Comprehensive GC × GC. The development of comprehensive 2D GC has further expanded the compositional information available and addressed problems with co-eluting peaks that complicate data interpretation in 1D GC separations (Aeppli et al., 2014; Booth et al., 2007; Boursier et al., 2013; Dutriez et al., 2013; Frysinger, Gaines, & Reddy, 2002; Frysinger, Gaines, Xu, & Reddy, 2003; Gaines & Frysinger, 2004; Gros et al., 2014; Nelson et al., 2019; Robson, Sutton, McCormack, Chilcott, & Rowland, 2017; Santos, da Cruz, Avila, Pereira, & Azevedo, 2018; Ventura et al., 2011). Furthermore, its recent coupling to high resolution time-of-flight mass spectrometry brings new compositional information and applications that were previously impossible to obtain (Kaefer et al., 2019). However, the main drawback of GC-based techniques is their limited boiling point “window”. Native petroleum saturate (alkane) species are readily detected and resolved up to ~C30–C35 (cryo-modulation) (Gaines & Frysinger, 2004) or C60 (pulsed flow modulation) (Boursier et al., 2013; Duhamel et al., 2015), but the attainable carbon number drops as the molecules become aromatic or polar due to an increase in their respective boiling points. Furthermore, the addition of oxygen (common in the surface weathering (photo-oxidation) of petroleum spills) is not readily detectable due to the large change in boiling point with oxygen addition to the native (unaltered), hydrocarbon dominant petroleum. The oxidized transformation products have been known to exist for decades (Overton et al., 1980), and have been suggested to form by multiple mechanisms: photo-cracking of large molecules, photo-oxidation of the native petroleum species, photo-induced polymerization, and are implicated in the in situ production of surfactants (Thingstad & Pengerud, 1983); however, the compositional complexity, combined with their increased boiling point, led to the identification of only a handful of the lowest carbon number species in past studies (Overton et al., 1980). Thus, there is a need to both expand the analytical window for the analysis of native petroleum molecules as well as facilitate the compositional analysis of transformation products (new species formed largely due to oxidation). Such capabilities could confirm suspected photo-induced weathering mechanisms and characterize potential photo-generated surfactants.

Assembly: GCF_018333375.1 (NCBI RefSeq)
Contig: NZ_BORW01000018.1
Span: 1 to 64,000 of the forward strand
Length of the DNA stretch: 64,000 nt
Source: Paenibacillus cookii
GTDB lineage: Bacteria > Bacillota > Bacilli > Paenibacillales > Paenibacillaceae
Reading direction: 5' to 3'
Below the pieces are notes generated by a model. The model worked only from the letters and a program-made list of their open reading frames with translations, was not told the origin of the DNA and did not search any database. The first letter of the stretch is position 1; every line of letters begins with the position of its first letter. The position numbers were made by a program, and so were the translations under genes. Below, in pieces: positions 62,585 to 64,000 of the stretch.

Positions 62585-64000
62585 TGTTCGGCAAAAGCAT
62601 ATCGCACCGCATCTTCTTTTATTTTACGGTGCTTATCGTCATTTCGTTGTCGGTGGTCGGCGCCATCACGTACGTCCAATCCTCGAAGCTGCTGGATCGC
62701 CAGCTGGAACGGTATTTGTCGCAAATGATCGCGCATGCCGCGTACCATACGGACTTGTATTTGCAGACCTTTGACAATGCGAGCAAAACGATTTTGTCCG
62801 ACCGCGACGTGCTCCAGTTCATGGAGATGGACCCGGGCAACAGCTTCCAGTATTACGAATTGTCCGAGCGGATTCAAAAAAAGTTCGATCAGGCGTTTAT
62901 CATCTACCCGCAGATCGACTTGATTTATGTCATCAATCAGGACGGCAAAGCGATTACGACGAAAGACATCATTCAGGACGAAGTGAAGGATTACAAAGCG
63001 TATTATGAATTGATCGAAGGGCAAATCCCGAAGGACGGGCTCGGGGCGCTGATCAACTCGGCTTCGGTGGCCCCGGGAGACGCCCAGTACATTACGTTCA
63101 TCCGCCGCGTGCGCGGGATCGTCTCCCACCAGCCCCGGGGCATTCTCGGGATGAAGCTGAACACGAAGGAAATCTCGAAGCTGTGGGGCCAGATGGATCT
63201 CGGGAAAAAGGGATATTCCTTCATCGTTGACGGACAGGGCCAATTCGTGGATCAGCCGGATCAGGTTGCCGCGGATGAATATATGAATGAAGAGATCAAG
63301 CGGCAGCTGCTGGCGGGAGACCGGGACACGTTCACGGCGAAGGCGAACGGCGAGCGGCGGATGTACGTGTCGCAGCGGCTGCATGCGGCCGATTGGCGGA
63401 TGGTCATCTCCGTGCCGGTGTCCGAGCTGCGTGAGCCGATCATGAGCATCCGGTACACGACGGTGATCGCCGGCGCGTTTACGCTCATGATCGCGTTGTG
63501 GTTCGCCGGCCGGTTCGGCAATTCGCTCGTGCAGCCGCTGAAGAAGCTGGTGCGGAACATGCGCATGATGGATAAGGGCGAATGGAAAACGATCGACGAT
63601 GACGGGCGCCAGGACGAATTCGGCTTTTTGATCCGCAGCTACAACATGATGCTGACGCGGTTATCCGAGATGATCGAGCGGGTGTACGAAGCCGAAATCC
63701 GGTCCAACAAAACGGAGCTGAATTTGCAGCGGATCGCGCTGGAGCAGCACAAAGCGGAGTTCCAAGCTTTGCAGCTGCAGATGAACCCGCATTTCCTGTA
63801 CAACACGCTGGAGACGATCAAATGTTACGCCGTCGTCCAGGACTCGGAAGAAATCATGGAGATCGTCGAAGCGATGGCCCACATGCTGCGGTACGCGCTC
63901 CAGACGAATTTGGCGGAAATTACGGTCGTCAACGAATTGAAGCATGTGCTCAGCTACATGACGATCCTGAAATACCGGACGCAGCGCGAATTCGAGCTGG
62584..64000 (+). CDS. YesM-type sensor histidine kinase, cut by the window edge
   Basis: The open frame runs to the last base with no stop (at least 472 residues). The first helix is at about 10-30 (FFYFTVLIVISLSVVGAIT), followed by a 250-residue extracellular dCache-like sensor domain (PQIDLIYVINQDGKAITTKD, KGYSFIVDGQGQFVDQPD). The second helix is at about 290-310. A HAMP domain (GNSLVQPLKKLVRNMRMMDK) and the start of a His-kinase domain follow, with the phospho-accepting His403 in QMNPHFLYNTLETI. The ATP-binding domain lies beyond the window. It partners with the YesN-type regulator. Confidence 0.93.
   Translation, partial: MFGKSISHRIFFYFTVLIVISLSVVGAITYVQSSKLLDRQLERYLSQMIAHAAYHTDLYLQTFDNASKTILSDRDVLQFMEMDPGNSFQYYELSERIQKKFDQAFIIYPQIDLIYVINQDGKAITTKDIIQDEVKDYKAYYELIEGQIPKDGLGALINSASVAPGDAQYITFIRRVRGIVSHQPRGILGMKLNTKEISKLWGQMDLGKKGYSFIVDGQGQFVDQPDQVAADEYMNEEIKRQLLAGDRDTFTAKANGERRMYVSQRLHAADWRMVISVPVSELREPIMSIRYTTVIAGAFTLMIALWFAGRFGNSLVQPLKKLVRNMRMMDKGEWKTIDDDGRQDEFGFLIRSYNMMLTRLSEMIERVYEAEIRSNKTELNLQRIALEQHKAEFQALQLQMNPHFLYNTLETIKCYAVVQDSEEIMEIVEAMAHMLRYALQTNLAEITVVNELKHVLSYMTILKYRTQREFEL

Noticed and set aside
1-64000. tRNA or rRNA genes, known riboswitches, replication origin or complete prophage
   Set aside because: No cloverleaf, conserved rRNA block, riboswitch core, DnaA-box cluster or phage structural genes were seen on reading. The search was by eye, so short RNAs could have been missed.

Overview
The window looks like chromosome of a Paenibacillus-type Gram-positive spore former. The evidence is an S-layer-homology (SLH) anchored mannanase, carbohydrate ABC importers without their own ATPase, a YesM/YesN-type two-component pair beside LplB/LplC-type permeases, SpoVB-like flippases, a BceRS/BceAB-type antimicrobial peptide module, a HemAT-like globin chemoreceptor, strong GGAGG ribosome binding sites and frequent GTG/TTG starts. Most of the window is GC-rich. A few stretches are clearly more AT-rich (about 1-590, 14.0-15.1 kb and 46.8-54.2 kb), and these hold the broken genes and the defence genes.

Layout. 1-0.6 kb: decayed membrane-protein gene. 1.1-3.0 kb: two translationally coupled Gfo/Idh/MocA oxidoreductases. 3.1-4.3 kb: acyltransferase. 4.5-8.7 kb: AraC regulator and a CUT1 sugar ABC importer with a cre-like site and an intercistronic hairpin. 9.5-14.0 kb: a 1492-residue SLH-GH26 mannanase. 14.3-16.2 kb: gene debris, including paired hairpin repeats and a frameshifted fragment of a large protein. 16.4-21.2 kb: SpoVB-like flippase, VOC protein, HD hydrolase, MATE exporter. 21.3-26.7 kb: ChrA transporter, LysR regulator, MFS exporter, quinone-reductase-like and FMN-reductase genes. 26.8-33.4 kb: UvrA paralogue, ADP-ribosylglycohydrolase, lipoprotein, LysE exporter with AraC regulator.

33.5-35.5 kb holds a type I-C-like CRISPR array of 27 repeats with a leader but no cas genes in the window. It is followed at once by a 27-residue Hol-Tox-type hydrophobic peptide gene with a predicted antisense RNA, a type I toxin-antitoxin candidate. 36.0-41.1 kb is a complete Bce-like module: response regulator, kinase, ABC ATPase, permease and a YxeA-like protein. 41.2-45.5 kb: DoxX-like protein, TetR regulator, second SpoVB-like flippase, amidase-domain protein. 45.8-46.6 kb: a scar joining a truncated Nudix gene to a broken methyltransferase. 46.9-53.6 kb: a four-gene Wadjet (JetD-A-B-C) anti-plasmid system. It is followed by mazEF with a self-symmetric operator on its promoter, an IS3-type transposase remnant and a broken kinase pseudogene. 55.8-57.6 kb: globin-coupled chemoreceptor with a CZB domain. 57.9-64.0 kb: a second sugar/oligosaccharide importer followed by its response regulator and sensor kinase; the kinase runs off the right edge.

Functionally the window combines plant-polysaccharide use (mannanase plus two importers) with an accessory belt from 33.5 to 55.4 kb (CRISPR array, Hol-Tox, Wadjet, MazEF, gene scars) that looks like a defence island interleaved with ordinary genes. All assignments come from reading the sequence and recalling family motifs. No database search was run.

Fourier Transform Ion Cyclotron Resonance Mass Spectrometry. Recent results have demonstrated the utility of ultra-high resolution mass spectrometry (Fourier Transform Ion Cyclotron Resonance Mass Spectrometry (FT-ICR MS)) for the molecular-level analysis of petroleum, and petroleum transformation products from oil spills, regardless of boiling point (Chen et al., 2016; Chen et al., 2018; Corilo et al., 2013; Griffiths, Da Campo, O'Connor, & Barrow, 2014; Lemkau, McKenna, Podgorski, Rodgers, & Reddy, 2014; Ruddy et al., 2014; Thomas et al., 2019). Importantly, this extension of the analytical window to higher carbon number overlaps with that of GC-based techniques at low carbon number (McKenna et al., 2013). Thus, results from both techniques can be used to document, and understand compositional changes due to weathering.